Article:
There are many cool things about the Ornate Numbfish (Narcine ornata) – one of them being that this is a recently (think 2008) described species of numbfish! Previous to Carvalho 2008, scientists often confused Narcine ornate with the Banded Numbfish (Narcine westraliensis). The Banded Numbfish is found in the southern waters off Western Australia, whereas the Ornate Numbfish is endemic to the northern waters of Australia (from the top part of Western Australia to Queensland). Last and Stevens 2009 were able to show that these two ranges did not overlap, making them two different species.
Found at 50-130 metres, the Ornate Numbfish gets to be about 24 cm in length. They have beautiful colouration, with their dorsal side provides a pale or light pink backdrop to multiple large and small dark brown spots. There are some individuals who also have light brown bands on their mid-disc. Beneath, they are the signature creamy white that most Chondrichthyans tend to be.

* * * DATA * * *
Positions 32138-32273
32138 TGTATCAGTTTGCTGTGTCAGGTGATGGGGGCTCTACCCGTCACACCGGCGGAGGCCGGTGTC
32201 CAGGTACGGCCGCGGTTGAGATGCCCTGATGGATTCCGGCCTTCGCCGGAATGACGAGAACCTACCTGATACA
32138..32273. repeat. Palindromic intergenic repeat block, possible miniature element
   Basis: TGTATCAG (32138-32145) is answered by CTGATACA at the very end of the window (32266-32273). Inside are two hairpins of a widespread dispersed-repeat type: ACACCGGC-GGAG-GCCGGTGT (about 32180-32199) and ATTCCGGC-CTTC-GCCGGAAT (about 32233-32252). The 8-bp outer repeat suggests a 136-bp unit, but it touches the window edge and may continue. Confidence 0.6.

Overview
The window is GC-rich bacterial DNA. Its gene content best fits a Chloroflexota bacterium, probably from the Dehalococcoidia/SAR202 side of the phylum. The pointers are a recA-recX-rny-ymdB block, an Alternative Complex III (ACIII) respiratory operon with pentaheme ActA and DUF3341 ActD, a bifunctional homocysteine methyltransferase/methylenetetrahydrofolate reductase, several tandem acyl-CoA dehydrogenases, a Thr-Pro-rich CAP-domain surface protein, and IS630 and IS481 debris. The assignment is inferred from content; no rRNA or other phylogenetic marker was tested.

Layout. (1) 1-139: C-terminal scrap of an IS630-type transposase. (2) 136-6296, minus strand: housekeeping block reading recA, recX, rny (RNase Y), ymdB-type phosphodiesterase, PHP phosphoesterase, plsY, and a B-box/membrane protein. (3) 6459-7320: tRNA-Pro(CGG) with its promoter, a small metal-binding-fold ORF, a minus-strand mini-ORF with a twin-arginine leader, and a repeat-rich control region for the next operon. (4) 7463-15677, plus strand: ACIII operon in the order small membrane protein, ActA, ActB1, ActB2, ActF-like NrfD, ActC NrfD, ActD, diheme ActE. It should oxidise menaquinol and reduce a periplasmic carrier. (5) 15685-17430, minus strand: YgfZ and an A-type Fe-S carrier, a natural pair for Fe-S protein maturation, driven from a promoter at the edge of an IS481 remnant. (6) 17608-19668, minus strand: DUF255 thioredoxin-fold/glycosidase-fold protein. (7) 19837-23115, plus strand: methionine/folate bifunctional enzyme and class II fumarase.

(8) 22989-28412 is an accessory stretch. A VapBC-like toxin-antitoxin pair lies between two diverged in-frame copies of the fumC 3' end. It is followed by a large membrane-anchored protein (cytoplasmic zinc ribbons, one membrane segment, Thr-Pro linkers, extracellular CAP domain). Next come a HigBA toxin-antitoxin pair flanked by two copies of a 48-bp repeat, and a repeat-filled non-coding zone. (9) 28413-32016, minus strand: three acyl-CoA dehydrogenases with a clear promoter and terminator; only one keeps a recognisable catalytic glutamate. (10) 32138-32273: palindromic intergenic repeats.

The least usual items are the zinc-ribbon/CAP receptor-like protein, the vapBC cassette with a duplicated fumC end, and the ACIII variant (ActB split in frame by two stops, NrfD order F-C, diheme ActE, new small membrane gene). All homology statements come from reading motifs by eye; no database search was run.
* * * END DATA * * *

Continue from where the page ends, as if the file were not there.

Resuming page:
Little is known about their biology except that males seem to mature at around 17-18 cm in length and females most likely mature around the same size (Carvalho 2008, Last and Stevens 2009). Ornate Numbfish are demersal on continental shelves, and here they feed on small invertebrates (like yummy worms).
The main threat that faces these numbfish are commercial fishing—but not because they’ll get caught. While they are sometimes caught as bycatch, habitat modification is a bigger problem. However, the IUCN has assessed this animal as one of Least Concern (LC).
ever seen these critters before?
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TFUI Founder Melissa C. Marquez is author of all animal bios and "Behind the Fins" segments.
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